We are truly God’s friends no matter where we come from or what language we speak, or look like! It does matter if you are, “Peter, Cornelius, Saul or James.” Our friend Jesus expects us to imitate him. Don’t we ordinarily say, “Show me your friend I will tell you who you are?” If we are God’s friends, we are expected to remain in him, keep his ethics, morality, commandments, values, theologies, spiritualties. We are expected to put who our divine friend is into practice. 
We can do this by bearing witness to him like Peter in today’s first reading. Peter brought the spirituality of his friend, Jesus to the Gentiles, beginning with the house of Cornelius, whom he baptized in the name of Jesus and of the Holy Spirit. We are told, “While Peter was speaking, preaching the word of God, the Holy Spirit fell upon “all” who were listening to the word of God.

This God is love and his love is universally in action. It reaches to the Jews and Gentiles! This is the true love of God. Of course, in our own practical situations, the test of true love, in fact is not just by what we feel, but by what we do which affects our neighbors. Do I speak well about my neighbor, pray for them? Am I able to hold that elevator/ door for my incoming friend or senior?  Am I patriotic!  Am I charitable and sensitive especially to the needs of the poor?

 What effects has the papacy of Pope Francis has on me thus far? Am I understanding, prudent, modest in what I say, write, eat, drink and wear? Am I kind, generous, gracious, compassionate, joyful, not instigating violent, hatred, jealousy and division, or rushing to judge my neighbors without the facts? Am I conscious that I am limited in many ways!  

[ Again, on a Mother’s Day ([ forth coming... in the States) we might ask Am I loving, forgiving, caring, generous, obedient to my superiors, parents,  available, approachable, affectionate, impartial as our loving mothers?
There is a story of a Maltese loving mother who gave birth to conjoin-Siamese baby boys. Any surgery to separate them would result from one baby boy giving up his life for the other. It was a very difficult choice for both parents, especially the mom, who really spoke up, passionately. Her argument was that she loved both children equally, without partiality (prosōpolēmptēs).  I am sure many of us have also seen or heard about children, sons and daughters, husbands in prison who are loved by their moms and wives in spite of who they are.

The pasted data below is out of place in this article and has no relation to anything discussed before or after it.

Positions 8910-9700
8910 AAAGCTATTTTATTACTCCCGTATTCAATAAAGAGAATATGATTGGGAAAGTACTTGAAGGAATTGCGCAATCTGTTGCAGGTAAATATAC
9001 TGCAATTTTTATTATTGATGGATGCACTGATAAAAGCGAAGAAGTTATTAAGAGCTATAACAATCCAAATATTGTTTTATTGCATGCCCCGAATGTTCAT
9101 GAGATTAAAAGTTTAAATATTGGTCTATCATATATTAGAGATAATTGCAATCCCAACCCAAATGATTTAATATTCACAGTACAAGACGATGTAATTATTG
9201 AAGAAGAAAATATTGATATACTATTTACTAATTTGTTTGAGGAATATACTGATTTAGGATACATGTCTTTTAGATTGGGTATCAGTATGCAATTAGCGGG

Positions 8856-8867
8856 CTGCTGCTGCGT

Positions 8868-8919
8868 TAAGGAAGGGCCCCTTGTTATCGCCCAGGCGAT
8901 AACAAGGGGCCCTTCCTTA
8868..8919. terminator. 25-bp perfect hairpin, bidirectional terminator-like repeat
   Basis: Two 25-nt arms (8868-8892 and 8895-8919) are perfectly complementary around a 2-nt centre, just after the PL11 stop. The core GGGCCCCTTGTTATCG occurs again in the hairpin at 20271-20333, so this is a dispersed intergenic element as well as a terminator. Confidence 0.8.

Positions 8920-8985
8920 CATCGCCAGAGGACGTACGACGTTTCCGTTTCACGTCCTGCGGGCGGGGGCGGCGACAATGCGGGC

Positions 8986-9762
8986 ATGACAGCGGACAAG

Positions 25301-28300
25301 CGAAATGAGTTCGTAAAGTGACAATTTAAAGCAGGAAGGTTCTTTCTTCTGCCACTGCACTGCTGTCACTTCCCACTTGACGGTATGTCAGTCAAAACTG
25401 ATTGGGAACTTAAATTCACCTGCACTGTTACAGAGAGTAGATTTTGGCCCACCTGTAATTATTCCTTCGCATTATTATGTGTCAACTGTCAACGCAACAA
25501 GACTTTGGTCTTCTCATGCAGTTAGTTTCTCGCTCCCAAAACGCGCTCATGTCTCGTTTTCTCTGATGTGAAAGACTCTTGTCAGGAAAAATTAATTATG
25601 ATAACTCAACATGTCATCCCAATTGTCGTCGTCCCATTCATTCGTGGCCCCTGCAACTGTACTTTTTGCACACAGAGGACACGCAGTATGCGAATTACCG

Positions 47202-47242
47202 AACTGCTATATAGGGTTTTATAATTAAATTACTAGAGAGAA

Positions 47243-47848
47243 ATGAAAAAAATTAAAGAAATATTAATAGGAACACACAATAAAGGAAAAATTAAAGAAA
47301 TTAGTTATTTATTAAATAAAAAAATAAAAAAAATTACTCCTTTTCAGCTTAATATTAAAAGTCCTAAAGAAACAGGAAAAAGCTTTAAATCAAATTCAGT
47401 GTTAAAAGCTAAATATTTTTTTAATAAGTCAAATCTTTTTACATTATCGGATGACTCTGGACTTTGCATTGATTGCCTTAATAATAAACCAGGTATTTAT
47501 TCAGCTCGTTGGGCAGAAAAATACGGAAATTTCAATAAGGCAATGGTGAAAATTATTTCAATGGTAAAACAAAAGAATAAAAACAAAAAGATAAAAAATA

Of course, we also live in a challenging time that some children, husbands tend to ignore if not abandon their parents, wives or aged moms in nursing homes, without visitation. Sometimes we forget their roles in our lives, and in our families. Without our moms many of us would not be here today. So today is the day we reflect on the love of our mothers, the role of women in the church and society,  appreciate them, pray for them, visit with them, take them out for dinner, if you can, or call them on the telephone if they are far away from you!]
As we celebrate God’s love today let us allow Jesus’ universal love to challenge us in our brokenness, in our tendencies to segregate, discriminate against those we shortsightedly presume are politically, socially, economically, culturally or religiously inferior to us.
 Reflection Questions
  • 1.       How often do we practice the oneness and the universality of God’s love stressed in today’s scriptures?
  • 2.        How often or what prevents us from recognizing that there is no partiality in God, in his love, in his righteousness, in his judgment for Jews and Gentiles ( Rom 2:11, Acts 10:34)
  • 3.       In the face of socio- political, economic, cultural and racial challenges of our time how often do we examplarily assist members of our faith communities to remain in God’s love (John 15)?